About the size of a shoebox, CHEFSat 2 is a copy of a CubeSat launched on a Cygnus cargo mission to the space station last November. CHEFSat 2 will test commercial off-the-shelf technologies to evaluate their performance in space, focusing on new radio communications capabilities.

Cygnus will lower its orbit below the space station’s altitude after releasing MYSat 1 and CHEFSat 2, targeting an altitude of around 200 miles (325 kilometers) for separation of KickSat 2, a NASA-sponsored CubeSat mission led by principal investigator Zac Manchester at Stanford University.

KickSat 2 carries 100 tiny “sprites” — essentially 1.4-inch (3.5-centimeter) square circuit boards with integrated power, computing, sensing and communication equipment. The mission is a follow-up to the KickSat mission that launched in 2014, but failed to release its sprites in orbit.

The mission will test the limits of satellite miniaturization, a trend toward affordability widely popularized by the CubeSat design over the last two decades. But KickSat’s sprites are a tiny fraction of the size of a CubeSat.

KickSat 2 will eject its sprites at a lower altitude to ensure the circuit boards re-enter Earth’s atmosphere in a matter of weeks, avoiding the possibility of the sprites, which could be difficult to track with ground-based radars, becoming a long-term space debris threat to other satellites.

The Cygnus was supposed to carry more than a half-dozen additional CubeSats inside its internal cabin for eventual release through an airlock on the space station. But those were all removed from the cargo manifest, and deferred to future launches, according to Scott Higginbotham, a mission manager for NASA’s Educational Launch of Nanosatellites program at the Kennedy Space Center.

Two of the CubeSats originally booked to fly on the NG-10 mission — named UNITE and TechEdSat 8 from Purdue University and NASA’s Ames Research Center — will launch on SpaceX’s next resupply flight to the station no earlier than Dec. 4, Higginbotham said. The others will be placed on future Northrop Grumman or SpaceX cargo launches.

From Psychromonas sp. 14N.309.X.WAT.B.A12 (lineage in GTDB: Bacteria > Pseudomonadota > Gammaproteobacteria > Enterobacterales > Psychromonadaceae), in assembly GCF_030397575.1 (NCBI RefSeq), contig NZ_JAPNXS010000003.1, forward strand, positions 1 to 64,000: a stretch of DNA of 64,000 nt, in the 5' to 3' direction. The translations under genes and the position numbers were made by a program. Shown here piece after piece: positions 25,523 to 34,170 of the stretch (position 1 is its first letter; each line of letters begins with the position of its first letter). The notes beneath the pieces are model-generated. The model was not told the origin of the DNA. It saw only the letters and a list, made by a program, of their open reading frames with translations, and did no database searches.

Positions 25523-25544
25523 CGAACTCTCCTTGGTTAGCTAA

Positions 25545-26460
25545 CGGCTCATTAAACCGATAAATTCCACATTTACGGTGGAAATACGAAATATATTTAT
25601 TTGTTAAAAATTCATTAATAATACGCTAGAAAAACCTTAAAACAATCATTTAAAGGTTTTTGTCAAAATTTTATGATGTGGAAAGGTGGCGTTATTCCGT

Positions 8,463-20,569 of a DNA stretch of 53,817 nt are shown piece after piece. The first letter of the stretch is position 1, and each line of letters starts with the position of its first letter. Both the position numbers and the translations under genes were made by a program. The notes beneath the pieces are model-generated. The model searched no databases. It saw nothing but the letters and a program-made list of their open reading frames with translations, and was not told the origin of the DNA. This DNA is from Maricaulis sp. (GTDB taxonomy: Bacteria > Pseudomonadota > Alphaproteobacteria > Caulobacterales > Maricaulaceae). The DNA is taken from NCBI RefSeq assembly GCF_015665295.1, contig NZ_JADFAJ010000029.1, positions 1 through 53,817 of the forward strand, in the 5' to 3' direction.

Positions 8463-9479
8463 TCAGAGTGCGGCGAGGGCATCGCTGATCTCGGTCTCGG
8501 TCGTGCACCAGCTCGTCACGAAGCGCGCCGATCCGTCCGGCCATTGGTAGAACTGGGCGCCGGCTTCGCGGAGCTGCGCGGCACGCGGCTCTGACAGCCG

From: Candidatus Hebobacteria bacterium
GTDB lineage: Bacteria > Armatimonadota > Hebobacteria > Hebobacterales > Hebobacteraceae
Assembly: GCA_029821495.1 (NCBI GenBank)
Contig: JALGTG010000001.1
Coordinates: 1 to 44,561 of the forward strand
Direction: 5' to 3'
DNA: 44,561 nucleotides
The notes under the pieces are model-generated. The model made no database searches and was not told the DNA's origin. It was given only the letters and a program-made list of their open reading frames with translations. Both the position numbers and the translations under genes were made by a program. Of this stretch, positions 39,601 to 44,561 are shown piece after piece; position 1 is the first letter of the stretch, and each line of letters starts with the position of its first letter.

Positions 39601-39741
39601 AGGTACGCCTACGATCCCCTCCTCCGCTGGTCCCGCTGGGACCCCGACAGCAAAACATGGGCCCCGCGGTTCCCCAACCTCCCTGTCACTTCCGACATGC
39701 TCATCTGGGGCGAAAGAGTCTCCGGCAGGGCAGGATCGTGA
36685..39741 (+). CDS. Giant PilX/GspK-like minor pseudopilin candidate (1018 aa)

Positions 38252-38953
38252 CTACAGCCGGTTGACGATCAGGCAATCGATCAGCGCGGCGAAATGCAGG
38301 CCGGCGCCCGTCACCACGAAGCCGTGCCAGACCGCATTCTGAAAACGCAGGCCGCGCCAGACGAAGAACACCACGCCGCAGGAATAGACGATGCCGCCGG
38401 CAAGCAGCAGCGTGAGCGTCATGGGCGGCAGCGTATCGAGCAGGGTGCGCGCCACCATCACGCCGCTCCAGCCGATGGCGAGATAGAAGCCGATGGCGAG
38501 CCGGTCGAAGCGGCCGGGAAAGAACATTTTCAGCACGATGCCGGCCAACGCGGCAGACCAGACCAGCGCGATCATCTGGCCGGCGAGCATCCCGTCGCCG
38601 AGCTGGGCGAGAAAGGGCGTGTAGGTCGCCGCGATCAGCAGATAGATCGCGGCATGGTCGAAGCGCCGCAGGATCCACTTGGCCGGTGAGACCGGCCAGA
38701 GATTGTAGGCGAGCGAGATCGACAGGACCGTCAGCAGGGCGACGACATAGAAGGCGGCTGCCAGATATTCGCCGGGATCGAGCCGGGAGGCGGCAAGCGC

Managers also decided not to launch a secondary payload on the Antares rocket’s second stage.

Around 60 “ThinSat” wafers, each about the size of a slice of bread, were to be deployed from the Antares rocket soon after arriving in orbit, well below the space station’s altitude, where they will quickly re-enter the atmosphere and burn up. Using a standardized form factor, children from middle school age to university students integrated sensor and transmitter hardware on the ThinSats with the support of the Virginia Commercial Space Flight Authority, Twiggs Space Lab, Northrop Grumman, and NASA’s Wallops Flight Facility.

The first ThinSats were supposed to fly on the NG-10 launch, but they will now launch on the next Antares mission in April.

Officials agreed to remove the ThinSats from Saturday’s launch to ensure the tiny wafers do not pose a collision hazard with the Progress supply ship, according to Dale Nash, CEO of Virginia Space. While there is no concern the ThinSats could be a threat to the space station itself, the Progress was orbiting around the same altitude the tiny chips were to be released.

The Cygnus supply ship launched Saturday is named the S.S. John Young, in honor of the NASA astronaut who flew on six space missions — Gemini 3, Gemini 10, Apollo 10, Apollo 16, STS-1 and STS-9. Young was co-pilot on the first flight of NASA’s Gemini spacecraft in 1965, walked on the moon during Apollo 16 in 1972, and commanded the first space shuttle mission in 1981. He died in January.

The unpiloted Cygnus cargo hauler is comprised of two modules — a service and propulsion module built by Northrop Grumman Innovation Systems in Dulles, Virginia, and a pressurized logistics module built by Thales Alenia Space in Turin, Italy.

Cygnus is designed to re-enter the atmosphere over the Pacific Ocean at the end of its mission and burn up, disposing of the trash carried inside.

NG-10 is the first Cygnus flight since Northrop Grumman acquired Orbital ATK, which developed and flew the previous cargo missions under an 11-launch contract with NASA valued at $2.89 billion.

Starting with NG-12, set for launch in late 2019, Northrop Grumman will kick off a follow-on commercial resupply services contract, guaranteeing the company at least six additional flights through 2024.

SpaceX also launches cargo to the space station for NASA, and the space agency has tapped Sierra Nevada Corp. to begin resupplying the research complex in late 2020.